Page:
Sears Should Reorganize Its Operations Along Merchandise Lines Into Separate Subsidiaries

| About: Sears Holdings (SHLD)


Sears' current operations are not organized and structured for achieving its best retail business potential.

Sears' ongoing asset divestment and other financing maneuvers can't turn around its declining business at the end of the day.

Changing the way how Sears organizes its retail business by setting up independent subsidiaries along merchandise lines could help simplify management and promote brand recognition.

Sears Holdings Corporation (NASDAQ:SHLD) currently comprises of three operating units, Kmart, Sears Roebuck and Sears Canada. However, they are not totally distinctive from each other, selling a lot of the same merchandises but with many unshared distribution centers among them. Such an operating structure may have undeservedly led to management at different units competing internally against each other. If similar operations from each unit are pulled together, there may be better results for Sears against outside rivals.

On the other hand, the Sears-Roebuck unit has too many lines of operations within it, from clothing to furniture, appliances, tools, outdoors, etc. If broken apart and reorganized along different lines of merchandises, these businesses could each run as separate, independent units for increased efficiency with clearer performance measures. More importantly, such reorganizations would also benefit customers. It's counter-productive to overwhelm customers with different brands of stores for essentially the same things or vastly unrelated merchandises all in one place.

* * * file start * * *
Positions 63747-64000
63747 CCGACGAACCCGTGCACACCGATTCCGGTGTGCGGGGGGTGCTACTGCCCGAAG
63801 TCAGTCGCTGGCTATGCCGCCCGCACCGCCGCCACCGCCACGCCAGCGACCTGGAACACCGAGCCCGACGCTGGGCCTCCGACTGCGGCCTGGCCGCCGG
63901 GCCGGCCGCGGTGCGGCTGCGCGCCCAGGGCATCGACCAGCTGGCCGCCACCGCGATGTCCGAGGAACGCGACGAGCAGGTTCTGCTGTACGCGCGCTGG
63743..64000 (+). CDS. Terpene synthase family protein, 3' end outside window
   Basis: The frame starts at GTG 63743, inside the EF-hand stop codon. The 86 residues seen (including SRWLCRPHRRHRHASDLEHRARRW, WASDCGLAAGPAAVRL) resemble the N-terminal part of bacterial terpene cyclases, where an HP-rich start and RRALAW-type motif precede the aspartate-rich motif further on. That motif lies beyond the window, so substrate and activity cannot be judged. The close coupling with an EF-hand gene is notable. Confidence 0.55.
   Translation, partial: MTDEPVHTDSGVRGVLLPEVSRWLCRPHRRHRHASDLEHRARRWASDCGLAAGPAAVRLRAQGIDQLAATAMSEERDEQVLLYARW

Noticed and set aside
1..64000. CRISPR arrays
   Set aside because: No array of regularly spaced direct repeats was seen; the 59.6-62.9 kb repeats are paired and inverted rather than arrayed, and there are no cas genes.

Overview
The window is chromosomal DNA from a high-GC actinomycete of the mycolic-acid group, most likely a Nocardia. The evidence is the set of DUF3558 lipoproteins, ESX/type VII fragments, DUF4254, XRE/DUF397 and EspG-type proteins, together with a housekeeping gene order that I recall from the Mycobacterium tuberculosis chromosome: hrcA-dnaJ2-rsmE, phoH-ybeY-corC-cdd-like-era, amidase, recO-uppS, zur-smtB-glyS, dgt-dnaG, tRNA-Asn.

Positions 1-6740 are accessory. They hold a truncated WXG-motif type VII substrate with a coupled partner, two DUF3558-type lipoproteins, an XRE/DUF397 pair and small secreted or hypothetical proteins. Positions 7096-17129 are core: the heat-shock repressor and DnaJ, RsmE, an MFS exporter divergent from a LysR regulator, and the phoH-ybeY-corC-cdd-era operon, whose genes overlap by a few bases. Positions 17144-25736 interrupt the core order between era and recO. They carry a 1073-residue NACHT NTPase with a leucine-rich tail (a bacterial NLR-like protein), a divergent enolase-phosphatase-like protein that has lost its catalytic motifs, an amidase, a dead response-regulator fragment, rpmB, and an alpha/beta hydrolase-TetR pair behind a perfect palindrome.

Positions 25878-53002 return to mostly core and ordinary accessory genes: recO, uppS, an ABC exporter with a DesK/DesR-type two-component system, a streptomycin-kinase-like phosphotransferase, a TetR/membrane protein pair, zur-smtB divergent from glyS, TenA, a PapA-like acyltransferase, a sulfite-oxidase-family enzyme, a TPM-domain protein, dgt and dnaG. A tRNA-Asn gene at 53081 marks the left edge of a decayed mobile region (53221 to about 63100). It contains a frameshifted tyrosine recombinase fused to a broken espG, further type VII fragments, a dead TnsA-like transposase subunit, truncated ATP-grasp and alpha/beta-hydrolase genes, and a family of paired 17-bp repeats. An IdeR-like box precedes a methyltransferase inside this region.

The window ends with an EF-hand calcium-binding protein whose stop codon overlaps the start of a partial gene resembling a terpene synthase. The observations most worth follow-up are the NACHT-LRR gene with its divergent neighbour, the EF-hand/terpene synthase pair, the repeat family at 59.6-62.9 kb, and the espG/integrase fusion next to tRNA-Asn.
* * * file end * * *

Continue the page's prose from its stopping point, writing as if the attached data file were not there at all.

While Sears has been for some time reevaluating its company-wide operations, it's doing so mainly to find a way of financing its troubled retail operations. In addition to closing both Kmart and Sears stores that are underperforming, to raise cash for short-term operating uses, Sears has sold and spun off certain retail and other assets, including interest in Orchard Hardware, its own Hometown dealer stores, Sears Outlet and Lands' End, a mail-order clothing retailer now separately traded.

However, continually throwing cash at operations that can't seem to ever generate positive cash flows results in only more accumulated losses. Although cash shortage is an ongoing problem for Sears, the underlying issue is how ineffectively the company has been on the business side. Sears can try to line up all the available financing options, but working on raising funds only, however diligently, likely just prolongs its business struggles but helps little in preventing a potential demise of the Sears brand.

To turnaround and stop sales declines that have gone on for 30 consecutive quarters now, Sears must look for better means of running its sprawling retail operations since surviving just another day through financing maneuvers won't change its current bleak prospects. Something strategic rather than tactical is what Sears needs the most to become competitive again. While some of Sears' competitors such as Macy's (NYSE:M), Target (NYSE:TGT) and even J.C. Penney (NYSE:JCP) all seem to have a clear business identity, Sears can't really tell what it now stands for and who its core customers are.